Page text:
Sadly, there have been rival petitions started in support of Dex's nomination being withdrawn, and he's received backlash from those who believe he shouldn't be able to run.

Although Terrell and Jarius do not know Dex personally, they were made aware of what was happening through Jarius co-worker who is a parent at the school. "He's such a brave kid and is standing firm in his beliefs, and we should support him," said Jarius.

These dads are asking all of us to take a minute and sign this petition and share with friends and family, or anyone you think could help.

Surrogacy for Gay Men

Learn How These Dads Used Social Media to Find Their Surrogate

In the latest "Broadway Husbands" vlog, Bret and Stephen discuss the rather unconventional way in which they found their surrogate: through a Facebook group.

In this, the Broadway Husbands' sixth video, Bret Shuford and Stephen Hanna discuss the rather unprecedented process they went through to find their surrogate. The lucky couple also chat about winning an "Intended Parents" competition, which granted them the free services of a surrogacy agency who is now helping guide them (and their new surrogate!) on their journey.

In the first video below, get caught up to speed with the dads-to-be. Plus: there's bonus footage! Ever wondered about the financial side of their journey? In the second video, Bret and Stephen talk candidly about how they're managing to afford their dream of fatherhood.

Keep reading... Show less
Gay Dad Life

Gay Single Dads Defend Andy Cohen's Right to Be on Grindr

After the Internet rushed to judge Andy Cohen for signing onto Grindr a couple of weeks after welcoming his newborn son home, fellow single gay dads rushed to his defense.

Last week, we wrote a post about reports that "What What Happens Live" host Andy Cohen had been "spotted" on gay dating app Grindr several weeks after welcoming a newborn into his home. This has some of his followers on social media all worked up"

"Get off Grindr and start being a dad," said one follower who appeared to think single parents must take a vow of celibacy the minute they start changing diapers. "You're sad, that kid has no chance," said another.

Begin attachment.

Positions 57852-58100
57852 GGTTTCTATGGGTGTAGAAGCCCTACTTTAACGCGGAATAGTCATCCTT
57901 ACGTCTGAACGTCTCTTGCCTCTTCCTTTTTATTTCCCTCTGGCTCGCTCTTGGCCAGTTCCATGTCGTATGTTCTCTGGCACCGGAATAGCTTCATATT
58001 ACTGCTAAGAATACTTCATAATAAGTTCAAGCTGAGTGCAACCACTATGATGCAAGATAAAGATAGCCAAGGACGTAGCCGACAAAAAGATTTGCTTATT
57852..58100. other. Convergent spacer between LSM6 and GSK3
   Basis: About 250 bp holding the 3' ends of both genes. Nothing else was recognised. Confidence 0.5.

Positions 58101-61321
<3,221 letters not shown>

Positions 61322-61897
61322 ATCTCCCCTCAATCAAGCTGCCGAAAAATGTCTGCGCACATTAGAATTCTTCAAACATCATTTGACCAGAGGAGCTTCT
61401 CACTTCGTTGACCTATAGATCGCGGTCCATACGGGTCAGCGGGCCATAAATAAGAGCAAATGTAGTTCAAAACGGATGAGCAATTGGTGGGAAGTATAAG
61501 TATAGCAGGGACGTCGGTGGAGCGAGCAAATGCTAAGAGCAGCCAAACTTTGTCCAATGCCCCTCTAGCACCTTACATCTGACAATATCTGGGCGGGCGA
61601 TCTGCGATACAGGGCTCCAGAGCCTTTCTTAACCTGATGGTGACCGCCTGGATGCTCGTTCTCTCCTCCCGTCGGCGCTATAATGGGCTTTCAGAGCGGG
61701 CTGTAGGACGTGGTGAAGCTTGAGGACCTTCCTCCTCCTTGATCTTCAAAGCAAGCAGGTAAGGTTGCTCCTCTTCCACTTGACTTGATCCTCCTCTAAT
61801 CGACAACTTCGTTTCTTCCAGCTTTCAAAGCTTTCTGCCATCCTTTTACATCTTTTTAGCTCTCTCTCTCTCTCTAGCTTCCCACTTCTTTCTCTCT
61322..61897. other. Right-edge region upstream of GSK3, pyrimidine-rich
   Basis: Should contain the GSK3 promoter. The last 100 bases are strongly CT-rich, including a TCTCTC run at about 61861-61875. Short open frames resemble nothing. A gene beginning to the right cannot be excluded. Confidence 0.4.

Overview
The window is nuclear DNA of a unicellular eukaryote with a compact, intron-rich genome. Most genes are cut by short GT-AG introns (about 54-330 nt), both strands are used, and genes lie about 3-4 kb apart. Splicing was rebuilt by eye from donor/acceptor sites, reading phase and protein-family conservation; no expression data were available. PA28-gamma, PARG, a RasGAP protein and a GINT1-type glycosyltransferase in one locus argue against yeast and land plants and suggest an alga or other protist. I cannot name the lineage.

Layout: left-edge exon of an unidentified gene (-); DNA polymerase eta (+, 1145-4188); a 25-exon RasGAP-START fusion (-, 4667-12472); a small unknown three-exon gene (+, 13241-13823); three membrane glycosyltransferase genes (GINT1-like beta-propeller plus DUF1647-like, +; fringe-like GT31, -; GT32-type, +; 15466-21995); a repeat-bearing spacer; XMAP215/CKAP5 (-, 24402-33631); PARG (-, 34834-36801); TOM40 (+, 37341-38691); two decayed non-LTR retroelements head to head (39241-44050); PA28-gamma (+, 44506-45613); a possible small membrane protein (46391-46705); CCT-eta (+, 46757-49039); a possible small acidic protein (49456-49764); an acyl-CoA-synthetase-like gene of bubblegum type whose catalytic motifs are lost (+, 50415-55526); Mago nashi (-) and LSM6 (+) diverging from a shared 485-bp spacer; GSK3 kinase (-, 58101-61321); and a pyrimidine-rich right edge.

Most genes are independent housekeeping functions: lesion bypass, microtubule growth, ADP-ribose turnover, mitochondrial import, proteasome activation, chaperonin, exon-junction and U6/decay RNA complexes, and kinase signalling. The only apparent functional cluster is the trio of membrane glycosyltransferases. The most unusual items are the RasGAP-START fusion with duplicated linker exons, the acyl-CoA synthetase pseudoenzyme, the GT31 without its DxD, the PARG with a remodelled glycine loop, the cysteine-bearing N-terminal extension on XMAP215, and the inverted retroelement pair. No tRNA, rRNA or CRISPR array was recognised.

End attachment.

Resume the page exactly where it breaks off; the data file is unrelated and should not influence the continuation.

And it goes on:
Well, suffice it to say that this judgment from people who are presumably not single gay dads of Andy Cohen certainly struck a nerve with our gay dad audience! We received well over 100 comments on this post on Facebook, the vast majority of them coming to Cohen's defense. We caught up with two fellow single gay dads to find out why the story struck a nerve.

"We don't have to live like monks!"

One of the most liked comments on our piece came from Owen Lonzar, who wrote the following:

"I have always been a good single father to my biological son who came to live with me when he was 7 years old. He is now 25 years old and we are very close. I used Grindr and dated while he lived with me. I never had anyone sleep over and he certainly never saw some man he didn't know hanging around my home. Single parents have to date responsibly and with sensitivity to their child but that doesn't mean they have to live like monks!"

We asked Cohen to elaborate a bit more on why the backlash against Cohen bothered him. He had the sense, he said, that much of the criticism against LGBTQ parents comes from gay men without children. "Gay men without kids have a lot to say," he said. "And all of it is ignorant, because they have no idea what it means to actually be a father." He said he was particularly disappointed in gay critics, given our shared history of discrimination. "You would think with all the prejudice we have faced that gay men would be less judgmental themselves," he said.

"Are we supposed to be celibate?"

Another commenter, Josue Sebastian Dones-Figueroa, who is a divorced father of five, questioned what Cohen's critics would prefer him do. "So what, parents are supposed to become celibate because they have kids?" he asked.

We followed up with Josue to ask him to elaborate a bit more: "The idea that just because he is a dad that he would need to stop being a man," he said, questioning why Cohen should have to put his life hold and stop dating, or having sex, just because he's now a father. "If the child is cared for loved and not neglected what is the problem? Life goes on right?"


Fatherhood, the gay way